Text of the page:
The dental devices discussed above can be made using an injection molding process. Prior to the injection molding process, the composite material can be produced through a compounding process. In this compounding process, referring to FIG. 6, a mixture of the polymer material and the ceramic filler material can be heated into a viscous state and mechanically mixed into a composite material. In one exemplary embodiment, the mixing is performed using a suitable mixer, such as a Sigma-type mixer. In one embodiment, the polymer material may possess a desired viscous state at substantially room temperature and may not need to be heated. As discussed above, it is often preferable to mix the composite material until the ceramic filler material is substantially evenly distributed throughout the polymer material. Subsequently, the composite material is extruded or pressed through an orifice of a die. As the composite material exits the orifice, it is cut into small, semi-cylindrical pieces, or pellets. This compounding process is usually performed using a twin screw extruder. Alternatively, in some embodiments, the composite material can be directly inserted into a mold. In other contemplated embodiments, the composite material can be formed into at least one block that is subsequently altered into a desired shape.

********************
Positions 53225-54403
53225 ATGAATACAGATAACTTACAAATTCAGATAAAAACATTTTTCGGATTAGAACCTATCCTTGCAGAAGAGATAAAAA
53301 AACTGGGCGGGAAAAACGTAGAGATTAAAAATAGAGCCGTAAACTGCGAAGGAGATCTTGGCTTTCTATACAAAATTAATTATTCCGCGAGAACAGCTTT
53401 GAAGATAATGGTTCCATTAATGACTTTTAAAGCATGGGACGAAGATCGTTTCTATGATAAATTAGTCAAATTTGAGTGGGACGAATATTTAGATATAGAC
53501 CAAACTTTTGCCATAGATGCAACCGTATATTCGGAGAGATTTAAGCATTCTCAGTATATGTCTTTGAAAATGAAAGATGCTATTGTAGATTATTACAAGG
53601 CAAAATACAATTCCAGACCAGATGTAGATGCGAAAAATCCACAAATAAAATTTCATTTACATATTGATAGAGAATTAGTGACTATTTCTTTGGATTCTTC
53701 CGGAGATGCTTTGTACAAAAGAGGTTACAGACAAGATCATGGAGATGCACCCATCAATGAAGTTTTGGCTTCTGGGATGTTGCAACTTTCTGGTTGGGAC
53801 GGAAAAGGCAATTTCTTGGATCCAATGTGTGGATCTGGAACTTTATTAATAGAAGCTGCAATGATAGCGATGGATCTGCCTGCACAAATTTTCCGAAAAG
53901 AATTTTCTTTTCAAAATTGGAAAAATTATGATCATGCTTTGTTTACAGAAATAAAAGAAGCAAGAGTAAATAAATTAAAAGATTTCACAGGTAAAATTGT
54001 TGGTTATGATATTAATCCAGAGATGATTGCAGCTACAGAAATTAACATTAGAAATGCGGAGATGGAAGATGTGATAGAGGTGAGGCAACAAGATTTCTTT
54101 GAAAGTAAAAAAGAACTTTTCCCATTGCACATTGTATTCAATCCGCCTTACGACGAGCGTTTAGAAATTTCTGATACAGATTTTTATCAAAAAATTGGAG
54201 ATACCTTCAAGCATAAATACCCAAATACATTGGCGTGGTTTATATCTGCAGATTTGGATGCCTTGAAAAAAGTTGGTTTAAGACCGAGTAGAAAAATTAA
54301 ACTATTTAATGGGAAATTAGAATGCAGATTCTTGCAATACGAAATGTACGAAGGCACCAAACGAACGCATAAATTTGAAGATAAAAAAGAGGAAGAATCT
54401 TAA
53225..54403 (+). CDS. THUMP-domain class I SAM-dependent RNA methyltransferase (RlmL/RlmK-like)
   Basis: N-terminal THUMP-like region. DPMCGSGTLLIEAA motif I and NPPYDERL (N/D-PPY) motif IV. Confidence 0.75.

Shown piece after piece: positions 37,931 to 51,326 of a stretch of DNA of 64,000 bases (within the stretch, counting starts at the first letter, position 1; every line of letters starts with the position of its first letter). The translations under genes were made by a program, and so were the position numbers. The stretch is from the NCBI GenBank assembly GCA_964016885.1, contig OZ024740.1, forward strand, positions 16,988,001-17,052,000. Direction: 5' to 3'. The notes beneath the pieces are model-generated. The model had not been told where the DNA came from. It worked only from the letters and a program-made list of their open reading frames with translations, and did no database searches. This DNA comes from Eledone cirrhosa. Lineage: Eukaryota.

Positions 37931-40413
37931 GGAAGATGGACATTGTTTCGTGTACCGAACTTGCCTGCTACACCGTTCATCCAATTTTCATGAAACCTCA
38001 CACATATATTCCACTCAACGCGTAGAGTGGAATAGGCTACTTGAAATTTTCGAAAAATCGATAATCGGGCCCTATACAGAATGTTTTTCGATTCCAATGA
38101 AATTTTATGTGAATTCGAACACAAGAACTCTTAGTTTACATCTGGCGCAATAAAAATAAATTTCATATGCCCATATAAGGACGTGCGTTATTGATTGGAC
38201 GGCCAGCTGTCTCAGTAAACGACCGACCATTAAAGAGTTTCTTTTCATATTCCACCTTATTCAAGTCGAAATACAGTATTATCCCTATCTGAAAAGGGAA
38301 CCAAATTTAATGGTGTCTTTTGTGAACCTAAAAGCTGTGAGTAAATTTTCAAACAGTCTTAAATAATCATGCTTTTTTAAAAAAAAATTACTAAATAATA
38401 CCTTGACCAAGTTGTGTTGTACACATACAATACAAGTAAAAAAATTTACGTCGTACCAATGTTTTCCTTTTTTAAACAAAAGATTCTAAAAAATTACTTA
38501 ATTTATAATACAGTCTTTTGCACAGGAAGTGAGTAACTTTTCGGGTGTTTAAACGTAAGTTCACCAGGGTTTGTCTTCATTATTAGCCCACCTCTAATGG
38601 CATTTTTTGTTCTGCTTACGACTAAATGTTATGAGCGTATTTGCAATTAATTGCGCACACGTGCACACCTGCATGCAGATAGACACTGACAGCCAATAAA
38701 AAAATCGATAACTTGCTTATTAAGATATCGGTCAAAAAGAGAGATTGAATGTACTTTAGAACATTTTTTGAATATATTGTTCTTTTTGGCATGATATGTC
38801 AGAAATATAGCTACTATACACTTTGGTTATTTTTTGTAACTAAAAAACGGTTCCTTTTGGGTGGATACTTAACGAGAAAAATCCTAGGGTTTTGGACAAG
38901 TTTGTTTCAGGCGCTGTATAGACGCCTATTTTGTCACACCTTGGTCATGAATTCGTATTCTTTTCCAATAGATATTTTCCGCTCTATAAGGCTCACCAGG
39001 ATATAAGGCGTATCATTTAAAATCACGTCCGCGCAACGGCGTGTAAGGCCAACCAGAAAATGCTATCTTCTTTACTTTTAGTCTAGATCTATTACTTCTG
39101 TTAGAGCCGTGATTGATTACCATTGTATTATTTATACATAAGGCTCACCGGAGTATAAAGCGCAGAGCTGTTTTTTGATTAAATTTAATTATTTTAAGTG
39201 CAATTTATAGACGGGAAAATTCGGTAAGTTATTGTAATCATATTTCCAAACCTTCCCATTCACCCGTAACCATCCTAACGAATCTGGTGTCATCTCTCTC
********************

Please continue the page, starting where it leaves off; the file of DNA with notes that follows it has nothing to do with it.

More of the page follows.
In one embodiment, prior to, or contemporaneous with, the compounding process described above, the ceramic filler material, or the composite material, may be treated with a coupling agent including, without limitation, at least one of a silane, a metal alkoxide, and alkoxy zirconate. Coupling agents, in general, can form chemical bonds including, without limitation, hydrogen bonds, covalent bonds, and ionic bonds, between an organic material and an inorganic material. Coupling agents can also physically couple an organic and an inorganic material. In one embodiment, a silane is applied to the ceramic filler material. Silanes, such as N-(2-aminoethyl)-3-aminopropyltrimethoxysilane and Tris(3-trimethoxysilylpropyl) isocyanurate include a silicon atom, a hydrolyzable group, and a nonhydrolyzable organofunctional group. The organofunctional group can form a covalent bond with an organic material such as the polymer material component of the composite material. The hydrolyzable group can form a covalent bond with an inorganic material, e.g., the ceramic filler material of the composite material. In another embodiment, a zirconate coupling agent such as Ken-React® Kz TPP (for PEEK or PAEK) or Ken-React® NZ 12 (for PMMA) from Kenrich Petrochemicals, Inc. (Bayonne, N.J. 07002) is added during the compounding process. These zirconate coupling agents are designed especially for high-temperature composite processing. The concentration of zirconate coupling agents can be as low as about 0.1%, or 0.2% by weight, or as high as about 0.5%, 1.0% or 10% by weight of the total composition. In another embodiment, a titanium alkoxide, such as a titanium methoxide, Ti(OCH3)4, can be used to treat the ceramic filler materials for the composites, and can be added during the compounding process.

In one embodiment, a silane is added to the composite material during the compounding process described above. Generally, the silane, in an alcohol carrier, is dispersed by spraying the solution onto a pre-blend of ceramic filler material and polymer material. The silane coupling agent can be mixed in the alcohol carrier at a concentration as low as about 0.2%, or 0.5% by weight or as high as up to about 1.0%, 5.0%, or 10% by weight. Vacuum devolatization of byproducts of the silane reaction with the ceramic filler material and the polymer material may be necessary.